What kinds of opportunities are opening up for filmmakers and journalists in short-form video on news sites? The field is expanding rapidly, though most folks are still in experimental mode.
At a panel at 100Reporters’ “Double Exposure” symposium in Washington, D.C., digital video programmers from several news media outlets explained how they’re building knowledge, brand and capacity at the same time.
Aid from in-house productions.
Although wildly different from each other, they all said that video was garnering more traffic than anyone had expected, and that their units were becoming more important within their companies. The Atlantic’s video team for instance just doubled from five to 10. Work is typically fact-checked and vetted like any other journalistic effort. They often work closely with an audience development team.
All of them still depend more on in-house production, but are reaching out selectively to independent filmmakers. Only one, AJ+’s Michael Shagoury, could put out a number ($10-15,000 per work), and none could get specific about the relationship at this early stage.
Kasia Cieplak-Mayr von Baldegg from The Atlantic described a largely in-house effort that produces a wide variety of work, often but not always tied to written work. It ranges from a profile by staff writer Jeff Goldberg of Louisiana’s Angola prison to the “If your body could talk” health series.
At public TV series POV, Emma Dessau said, digital work stands apart from the TV series, largely commissioned and produced with private foundation funds; POV also pays independents licensing fees. Work is always interactive, and, she said, is most successful when originally conceived as an interactive project. Among them are the Whiteness Project, 89 Steps, and Immigrant Nation.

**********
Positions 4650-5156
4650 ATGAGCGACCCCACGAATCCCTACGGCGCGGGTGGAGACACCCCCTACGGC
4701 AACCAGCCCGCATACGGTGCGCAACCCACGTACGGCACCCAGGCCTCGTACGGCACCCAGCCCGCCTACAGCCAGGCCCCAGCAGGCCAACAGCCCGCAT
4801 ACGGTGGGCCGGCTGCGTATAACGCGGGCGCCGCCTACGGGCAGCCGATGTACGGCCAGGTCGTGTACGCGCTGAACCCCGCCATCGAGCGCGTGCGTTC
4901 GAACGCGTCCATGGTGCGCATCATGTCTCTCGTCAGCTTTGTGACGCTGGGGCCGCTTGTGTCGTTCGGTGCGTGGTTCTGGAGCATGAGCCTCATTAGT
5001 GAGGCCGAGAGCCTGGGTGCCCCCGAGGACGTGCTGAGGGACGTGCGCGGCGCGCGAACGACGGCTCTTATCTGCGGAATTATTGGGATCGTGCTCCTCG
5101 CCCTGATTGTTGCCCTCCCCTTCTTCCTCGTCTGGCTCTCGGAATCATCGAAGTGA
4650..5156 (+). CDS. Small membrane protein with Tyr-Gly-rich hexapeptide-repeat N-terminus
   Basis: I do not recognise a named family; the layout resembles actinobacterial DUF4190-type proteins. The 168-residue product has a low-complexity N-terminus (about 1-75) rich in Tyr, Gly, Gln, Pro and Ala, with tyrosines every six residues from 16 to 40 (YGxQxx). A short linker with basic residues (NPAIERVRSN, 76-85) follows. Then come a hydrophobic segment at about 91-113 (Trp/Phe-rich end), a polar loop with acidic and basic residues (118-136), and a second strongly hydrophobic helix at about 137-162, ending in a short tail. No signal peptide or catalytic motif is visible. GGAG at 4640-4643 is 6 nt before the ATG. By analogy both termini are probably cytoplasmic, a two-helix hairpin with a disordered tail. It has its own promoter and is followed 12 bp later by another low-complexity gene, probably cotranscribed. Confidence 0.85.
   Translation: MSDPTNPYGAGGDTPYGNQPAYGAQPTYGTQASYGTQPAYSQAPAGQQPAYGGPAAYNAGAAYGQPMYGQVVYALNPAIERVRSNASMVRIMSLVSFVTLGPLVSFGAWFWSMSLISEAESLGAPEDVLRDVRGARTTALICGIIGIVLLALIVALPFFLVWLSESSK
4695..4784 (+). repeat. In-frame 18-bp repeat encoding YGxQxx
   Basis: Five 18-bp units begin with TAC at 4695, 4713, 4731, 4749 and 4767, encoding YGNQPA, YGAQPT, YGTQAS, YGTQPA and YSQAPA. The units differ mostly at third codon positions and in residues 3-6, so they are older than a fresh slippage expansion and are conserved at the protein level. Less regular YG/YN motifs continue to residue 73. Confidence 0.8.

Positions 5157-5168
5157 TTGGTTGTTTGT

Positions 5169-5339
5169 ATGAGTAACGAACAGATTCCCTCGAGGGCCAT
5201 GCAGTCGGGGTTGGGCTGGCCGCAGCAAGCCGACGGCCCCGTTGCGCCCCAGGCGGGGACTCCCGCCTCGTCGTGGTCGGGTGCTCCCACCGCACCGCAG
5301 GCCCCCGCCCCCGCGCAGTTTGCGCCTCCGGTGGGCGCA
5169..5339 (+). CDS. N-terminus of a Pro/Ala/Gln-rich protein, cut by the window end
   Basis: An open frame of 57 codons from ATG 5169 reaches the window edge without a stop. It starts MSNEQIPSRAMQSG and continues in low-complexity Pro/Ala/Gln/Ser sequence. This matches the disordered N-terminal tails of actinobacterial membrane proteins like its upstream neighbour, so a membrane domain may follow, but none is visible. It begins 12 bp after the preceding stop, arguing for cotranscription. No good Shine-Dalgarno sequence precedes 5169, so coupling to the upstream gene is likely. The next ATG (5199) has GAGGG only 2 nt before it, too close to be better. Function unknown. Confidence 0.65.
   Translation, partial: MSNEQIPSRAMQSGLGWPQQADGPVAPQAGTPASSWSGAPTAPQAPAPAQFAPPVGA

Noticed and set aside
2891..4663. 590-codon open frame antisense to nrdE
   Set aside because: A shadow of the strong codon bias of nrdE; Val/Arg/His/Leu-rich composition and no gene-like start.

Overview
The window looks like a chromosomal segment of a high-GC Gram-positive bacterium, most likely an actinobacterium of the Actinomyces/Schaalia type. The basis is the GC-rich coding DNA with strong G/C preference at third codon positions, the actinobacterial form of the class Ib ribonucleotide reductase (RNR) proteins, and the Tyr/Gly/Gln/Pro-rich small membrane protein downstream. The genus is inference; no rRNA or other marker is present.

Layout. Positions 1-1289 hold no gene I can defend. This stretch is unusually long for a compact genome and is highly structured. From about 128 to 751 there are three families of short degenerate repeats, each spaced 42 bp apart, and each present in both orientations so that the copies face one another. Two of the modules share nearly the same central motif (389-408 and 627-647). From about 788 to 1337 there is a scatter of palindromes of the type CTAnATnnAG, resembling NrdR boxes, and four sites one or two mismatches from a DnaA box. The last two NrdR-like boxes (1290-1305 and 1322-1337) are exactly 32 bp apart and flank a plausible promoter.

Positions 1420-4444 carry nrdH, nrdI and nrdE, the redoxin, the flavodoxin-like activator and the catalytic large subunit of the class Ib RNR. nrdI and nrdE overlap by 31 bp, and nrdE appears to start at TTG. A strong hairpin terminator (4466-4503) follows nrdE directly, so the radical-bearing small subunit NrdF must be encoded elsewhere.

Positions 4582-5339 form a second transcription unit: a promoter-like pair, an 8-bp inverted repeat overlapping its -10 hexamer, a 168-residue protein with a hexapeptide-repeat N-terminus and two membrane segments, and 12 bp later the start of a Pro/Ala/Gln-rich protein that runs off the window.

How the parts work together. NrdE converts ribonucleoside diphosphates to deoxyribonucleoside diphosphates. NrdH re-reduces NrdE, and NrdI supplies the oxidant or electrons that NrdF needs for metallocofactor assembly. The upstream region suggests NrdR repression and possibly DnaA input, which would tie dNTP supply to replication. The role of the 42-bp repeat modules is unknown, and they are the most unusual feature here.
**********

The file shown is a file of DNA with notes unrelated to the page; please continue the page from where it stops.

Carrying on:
Innovative sources and platforms.
At the Guardian US, Valerie Lapinski works with UK video commissioner Charlie Phillips to produce or commission work linked to The Guardian’s journalism and identity. “We’re not as big as many news outlets in the U.S., so we can’t compete directly with them,” she said. “So we try to stand out with quality and a distinctive voice in what we do.” She pointed to a project to document all police killings in the U.S., The Counted.
Sky Dylan-Robbins at The New Yorker discussed the need to have an angle true to the magazine’s quirky character on a topic, and the value of a cinematic approach, whether for an investigative piece or a portrait. As an example she showed “The New Yorker version” of a cat video.
Michael Shagoury from AJ+, the digital arm of Al Jazeera, discussed the challenge of producing work for different platforms. Facebook draws a lot of traffic, he reported, and YouTube—where documentaries go—not so much. What works, he said, is short, fast, and engaging, with a lot of text onscreen. AJ+ is finding that a presenter-led format (think Vice), which allows easy exposition, is most popular. AJ+’s docs are short, about 7-10 min, and commissioned from filmmakers around the world, often through the platform Storyhunter; they are character-driven, focused on Al Jazeera mantra–giving voice to the voiceless.
Greg Veis from the Huffington Post magazine Highline is developing an interactive journalistic-documentary format, with a mix of text, photos and video, activated with a scrolldown. Some of its stories have topped the charts of HuffPo stories in a week. While production is in-house, journalists come to them with stories from outside as well as internally, and are paid standard magazine freelance prices.
This post originally appeared on the the site for the Center for Media & Social Impact, School of Communication, American University. Patricia Aufderheide is University Professor and Director of the Center for Media & Social Impact, School of Communication, American University, and co-author with Peter Jaszi of “Reclaiming Fair Use: How to Put Balance Back in Copyright” (University of Chicago Press). You can give feedback at [email protected].